A person turns in their ballot at a ballot box located near the Edmonds Library in Edmonds, Washington on Sunday, Nov. 5, 2023. (Annie Barker / The Herald)

A person turns in their ballot at a ballot box located near the Edmonds Library in Edmonds, Washington on Sunday, Nov. 5, 2023. (Annie Barker / The Herald)

Deadline fast approaching for Everett property tax measure

Everett leaders are working to the last minute to nail down a new levy. Next week, the City Council will have to make a final decision.

EVERETT — City leaders are working up until the last minute to nail down a property levy lid lift to put before voters in August, an effort to deal with Everett’s looming budget crisis that could lead to a $12.6 million deficit next year.

Next week, the City Council will have to make a final decision. The city must submit the measure to the county auditor’s office by May 3 to get it on the ballot this summer.

In selecting an increase, officials will have to walk a delicate line: a lid lift high enough to adequately address the deficit, while not so high it alienates voters.

If the lid lift doesn’t pass, leaders will be forced to make difficult choices about where to cut $12.6 million from the city budget next year. Since city projections have the deficit increasing every year, the city would be looking at even more cuts in 2026, city Finance Director Susy Haugen told the council at their meeting Wednesday.

Park maintenance, social services and arts funding are among the areas on the table for cuts, Government Affairs Director Jennifer Gregerson said at the meeting.

Either way, City Council members seem likely to revisit two other options to address the city’s revenue challenges: allowing Sno-Isle Libraries to annex the city’s library system, or allowing the city fire department to merge with a regional fire authority.

At Wednesday’s meeting, council member Mary Fosse was “leaning toward” a levy rate that would give the city three years until the deficit returns. That rate would come to $2.19 per $1,000 in property value, an estimated increase of $29 per month for the average homeowner, according to the city.

One or two years wouldn’t give the city enough time to deal with the revenue issue, Fosse said.

Council member Paula Rhyne said she would also support the three-year option.

She also floated the idea of a lid lift that would solve the budget deficit for four years. She estimated that would come to a levy rate of about $2.24 per $1,000 in assessed value, costing the average homeowner about $31 more per month. This would last until the 2028 presidential race when the city could hear from more voters in an election that will likely see stronger turnout, she noted.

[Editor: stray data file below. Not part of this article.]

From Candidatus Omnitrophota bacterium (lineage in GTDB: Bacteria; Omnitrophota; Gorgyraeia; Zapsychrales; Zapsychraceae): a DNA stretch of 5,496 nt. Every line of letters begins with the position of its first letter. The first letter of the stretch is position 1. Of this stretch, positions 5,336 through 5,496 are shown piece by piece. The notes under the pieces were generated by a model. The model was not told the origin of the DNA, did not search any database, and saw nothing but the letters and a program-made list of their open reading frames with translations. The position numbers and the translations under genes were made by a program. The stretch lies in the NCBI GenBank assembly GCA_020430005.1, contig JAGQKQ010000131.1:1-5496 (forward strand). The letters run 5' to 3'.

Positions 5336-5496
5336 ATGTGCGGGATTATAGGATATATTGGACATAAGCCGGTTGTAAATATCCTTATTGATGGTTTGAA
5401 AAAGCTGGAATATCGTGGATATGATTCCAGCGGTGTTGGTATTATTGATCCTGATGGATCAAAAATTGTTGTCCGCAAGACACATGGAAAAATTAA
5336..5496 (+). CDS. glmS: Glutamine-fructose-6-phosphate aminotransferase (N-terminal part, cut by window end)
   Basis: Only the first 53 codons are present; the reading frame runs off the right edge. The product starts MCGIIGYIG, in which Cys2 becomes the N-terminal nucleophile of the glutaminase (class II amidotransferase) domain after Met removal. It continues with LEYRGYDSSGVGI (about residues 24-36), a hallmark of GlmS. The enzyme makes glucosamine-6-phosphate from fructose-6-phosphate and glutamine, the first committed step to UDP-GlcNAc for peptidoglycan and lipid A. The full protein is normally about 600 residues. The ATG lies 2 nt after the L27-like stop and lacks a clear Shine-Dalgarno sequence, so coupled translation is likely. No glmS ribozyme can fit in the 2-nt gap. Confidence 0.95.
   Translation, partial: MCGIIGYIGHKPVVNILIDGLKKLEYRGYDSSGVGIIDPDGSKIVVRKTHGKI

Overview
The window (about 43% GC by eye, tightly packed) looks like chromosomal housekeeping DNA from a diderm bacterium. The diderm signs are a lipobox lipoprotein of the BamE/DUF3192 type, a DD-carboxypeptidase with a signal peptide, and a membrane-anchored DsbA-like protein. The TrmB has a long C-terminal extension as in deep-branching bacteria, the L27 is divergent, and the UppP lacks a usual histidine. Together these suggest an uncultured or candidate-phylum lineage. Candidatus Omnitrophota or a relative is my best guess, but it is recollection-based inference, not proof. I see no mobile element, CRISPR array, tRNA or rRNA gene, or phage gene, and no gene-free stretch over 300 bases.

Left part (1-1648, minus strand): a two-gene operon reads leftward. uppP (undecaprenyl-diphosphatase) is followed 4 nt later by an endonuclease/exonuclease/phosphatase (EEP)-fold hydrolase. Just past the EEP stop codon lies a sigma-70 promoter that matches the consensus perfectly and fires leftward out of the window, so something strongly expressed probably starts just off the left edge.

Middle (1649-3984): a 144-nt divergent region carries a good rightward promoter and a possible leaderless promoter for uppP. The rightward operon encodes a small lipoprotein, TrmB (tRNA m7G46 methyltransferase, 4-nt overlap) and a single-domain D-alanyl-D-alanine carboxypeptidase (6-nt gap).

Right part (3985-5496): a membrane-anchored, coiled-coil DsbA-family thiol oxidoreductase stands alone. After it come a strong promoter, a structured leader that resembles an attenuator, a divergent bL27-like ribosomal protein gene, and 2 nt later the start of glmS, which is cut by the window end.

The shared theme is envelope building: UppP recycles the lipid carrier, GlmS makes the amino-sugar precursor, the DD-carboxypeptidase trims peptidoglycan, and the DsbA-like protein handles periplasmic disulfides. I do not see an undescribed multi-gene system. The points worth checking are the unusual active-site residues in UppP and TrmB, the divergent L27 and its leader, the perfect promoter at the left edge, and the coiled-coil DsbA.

Council member Judy Tuohy had misgivings about the proposed tax increase. A lid lift will lead to rent increases, she said, while many Everett households are struggling financially.

Everett’s median household income was $77,806 in 2022, about 25% lower than the county median of $104,083, according to census data. This school year, 39% of students in the Everett school district are receiving free and reduced lunches, according to state data.

“Inflation, the cost of groceries, utilities, health insurance are all affecting these families,” Tuohy said. “Times are just really tough for the majority of the folks who live in Everett.”

The lift wouldn’t bring back services that have already been cut, she said, calling it “a really tough sell” for voters.

Tuohy added she doesn’t think the city has done all it can to reduce the deficit.

“I just do not feel I can support any level on this levy at this time,” she said.

Council member Liz Vogeli called Tuohy’s comments “pretty brave,” and noted she had doubts that voters would pass any of the lid lift options, though she added she “can also see us putting one forward because of its importance.”

Vogeli suggested the ballot measure use ranked choice voting to present more options to Everett residents. Council member Don Schwab responded he was unsure if the city would have time to add that to the measure, or the authority to do so.

Fosse pointed out the council is not voting to pass the lid lift, but to bring the lift to voters. Residents “will have to make the difficult decision” on whether to increase taxes, which would support social services like “shelter and food relief,” she said.

“While everyone is struggling right now, that’s what these services that we’re maintaining go to support: the most vultnerable among us,” she said, “in addition to community events in our neighborhoods and all of these other things that are so key to our quality of life.”

Schwab, like Fosse, said he was leaning toward a proposal that would put the deficit off three years.

As far as decisions about budget cuts, which will come “no matter what we put on the ballot, it’s going to be some tougher decisions than we’ve made in the past,” he said.

“I don’t want to do this very often,” he said. “I would like to get on and talk about all the great things we are doing here in the city.”

The council will vote May 1 on the final ballot measure.

Sophia Gates: 425-339-3035; sophia.gates@heraldnet.com; Twitter: @SophiaSGates.

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